Tzield (teplizumab-mzwv) has been approved by the US Food and Drug Administration to delay the onset of type 1 diabetes in people aged 8 years and older who are at high risk for developing the condition.
What is type 1 diabetes?
Type 1 diabetes is a disease that develops when the immune system attacks and destroys the cells that make insulin. People who have been diagnosed with type 1 diabetes must monitor their blood sugar levels frequently throughout the day and must administer insulin shots or wear an insulin pump to survive. Although type 1 diabetes can manifest at any age, it is typically detected in children and young people. Although the majority of people with type 1 diabetes do not have a family history, having a parent, brother, or sister with the disease increases a person’s risk.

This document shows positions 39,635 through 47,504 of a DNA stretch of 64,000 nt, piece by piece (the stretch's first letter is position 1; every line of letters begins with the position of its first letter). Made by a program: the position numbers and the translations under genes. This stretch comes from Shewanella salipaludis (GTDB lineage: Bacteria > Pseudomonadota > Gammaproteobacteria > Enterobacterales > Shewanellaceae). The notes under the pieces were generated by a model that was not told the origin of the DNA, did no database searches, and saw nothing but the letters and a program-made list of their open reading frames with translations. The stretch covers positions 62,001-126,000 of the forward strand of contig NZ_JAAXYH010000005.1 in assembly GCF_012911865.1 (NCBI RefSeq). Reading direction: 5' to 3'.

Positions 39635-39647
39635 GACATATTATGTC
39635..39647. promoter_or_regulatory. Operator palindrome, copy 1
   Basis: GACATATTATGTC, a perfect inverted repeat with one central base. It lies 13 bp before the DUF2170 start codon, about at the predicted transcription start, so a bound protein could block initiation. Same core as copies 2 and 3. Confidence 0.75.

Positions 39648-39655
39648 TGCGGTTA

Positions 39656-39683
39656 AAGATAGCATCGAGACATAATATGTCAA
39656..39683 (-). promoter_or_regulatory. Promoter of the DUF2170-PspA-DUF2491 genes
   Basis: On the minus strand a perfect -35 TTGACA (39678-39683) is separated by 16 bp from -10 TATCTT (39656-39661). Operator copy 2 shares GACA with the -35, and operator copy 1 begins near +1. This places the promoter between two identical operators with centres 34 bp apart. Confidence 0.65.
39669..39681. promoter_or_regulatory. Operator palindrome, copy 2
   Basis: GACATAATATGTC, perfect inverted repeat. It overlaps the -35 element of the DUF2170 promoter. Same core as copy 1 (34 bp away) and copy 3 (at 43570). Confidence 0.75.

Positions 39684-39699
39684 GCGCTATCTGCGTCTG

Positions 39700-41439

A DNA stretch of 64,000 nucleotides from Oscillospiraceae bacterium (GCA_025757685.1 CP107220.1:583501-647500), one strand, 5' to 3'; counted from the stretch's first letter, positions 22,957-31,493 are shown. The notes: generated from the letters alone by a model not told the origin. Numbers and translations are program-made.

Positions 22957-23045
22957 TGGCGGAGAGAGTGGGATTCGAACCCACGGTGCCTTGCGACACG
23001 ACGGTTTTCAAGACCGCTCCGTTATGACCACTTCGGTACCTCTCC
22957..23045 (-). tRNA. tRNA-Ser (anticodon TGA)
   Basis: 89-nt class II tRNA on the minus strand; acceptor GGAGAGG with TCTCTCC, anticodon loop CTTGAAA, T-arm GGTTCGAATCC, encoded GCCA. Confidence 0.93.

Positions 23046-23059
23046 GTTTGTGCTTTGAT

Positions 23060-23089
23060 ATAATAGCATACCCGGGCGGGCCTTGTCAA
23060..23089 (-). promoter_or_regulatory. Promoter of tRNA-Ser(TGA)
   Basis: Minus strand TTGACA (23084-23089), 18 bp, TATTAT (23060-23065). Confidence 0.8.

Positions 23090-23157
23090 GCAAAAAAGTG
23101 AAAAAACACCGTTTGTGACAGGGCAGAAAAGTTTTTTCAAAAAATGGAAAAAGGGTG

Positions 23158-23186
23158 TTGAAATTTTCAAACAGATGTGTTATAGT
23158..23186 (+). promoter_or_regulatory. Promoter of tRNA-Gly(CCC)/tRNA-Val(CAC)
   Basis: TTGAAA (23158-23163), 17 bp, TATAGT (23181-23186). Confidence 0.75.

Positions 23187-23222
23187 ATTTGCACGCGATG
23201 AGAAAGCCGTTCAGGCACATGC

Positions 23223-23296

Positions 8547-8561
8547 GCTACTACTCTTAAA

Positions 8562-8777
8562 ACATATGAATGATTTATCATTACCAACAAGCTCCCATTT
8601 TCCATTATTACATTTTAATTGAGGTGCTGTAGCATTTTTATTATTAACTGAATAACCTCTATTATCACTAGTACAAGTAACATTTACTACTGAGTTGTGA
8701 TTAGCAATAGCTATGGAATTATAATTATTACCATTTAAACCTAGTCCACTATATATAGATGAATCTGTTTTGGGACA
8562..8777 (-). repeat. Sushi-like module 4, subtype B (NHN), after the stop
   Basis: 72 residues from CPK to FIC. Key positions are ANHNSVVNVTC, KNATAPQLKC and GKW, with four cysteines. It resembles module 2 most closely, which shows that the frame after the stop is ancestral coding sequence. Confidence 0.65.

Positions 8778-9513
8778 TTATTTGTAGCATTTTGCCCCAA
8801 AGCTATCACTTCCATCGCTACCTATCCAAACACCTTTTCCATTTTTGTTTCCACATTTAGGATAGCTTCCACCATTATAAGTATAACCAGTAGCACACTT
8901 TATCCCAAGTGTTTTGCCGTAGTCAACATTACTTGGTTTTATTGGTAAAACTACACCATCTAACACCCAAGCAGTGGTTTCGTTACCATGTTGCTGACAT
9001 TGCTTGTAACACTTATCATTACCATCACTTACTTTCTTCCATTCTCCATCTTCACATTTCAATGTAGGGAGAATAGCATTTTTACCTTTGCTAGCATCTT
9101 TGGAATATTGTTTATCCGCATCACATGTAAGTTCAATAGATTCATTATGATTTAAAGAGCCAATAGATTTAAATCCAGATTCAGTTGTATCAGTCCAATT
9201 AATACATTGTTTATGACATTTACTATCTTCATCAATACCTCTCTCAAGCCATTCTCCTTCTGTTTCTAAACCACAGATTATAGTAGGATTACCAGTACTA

How the drug works
It is believed to work by reducing the body’s unintended attack on its own cells that make insulin. Protecting these cells is aimed at giving people more time until they require insulin to control their disease.
Tzield attaches to specific immune system cells and delays type 1 diabetes from progressing to stage 3. Tzield could inhibit the immune cells that attack the cells that produce insulin (pancreatic beta cells) while boosting the number of cells that help control the immune response.
Tzield is administered by intravenous infusion once daily for 14 consecutive days.
Side effects, Warnings and Precautions
Tzield’s most common side effects include rash, headache, and decreased levels of certain white blood cells. The use of Tzield is accompanied by warnings and precautions, including the need to administer all age-appropriate vaccinations prior to starting Tzield and to avoid using live, inactivated, and mRNA vaccines concurrently with Tzield. Other risks and side effects include the need to premedicate and monitor for symptoms of Cytokine Release Syndrome; risk of serious infections; decreased levels of a type of white blood cell called lymphocytes; as well of risk of hypersensitivity reactions.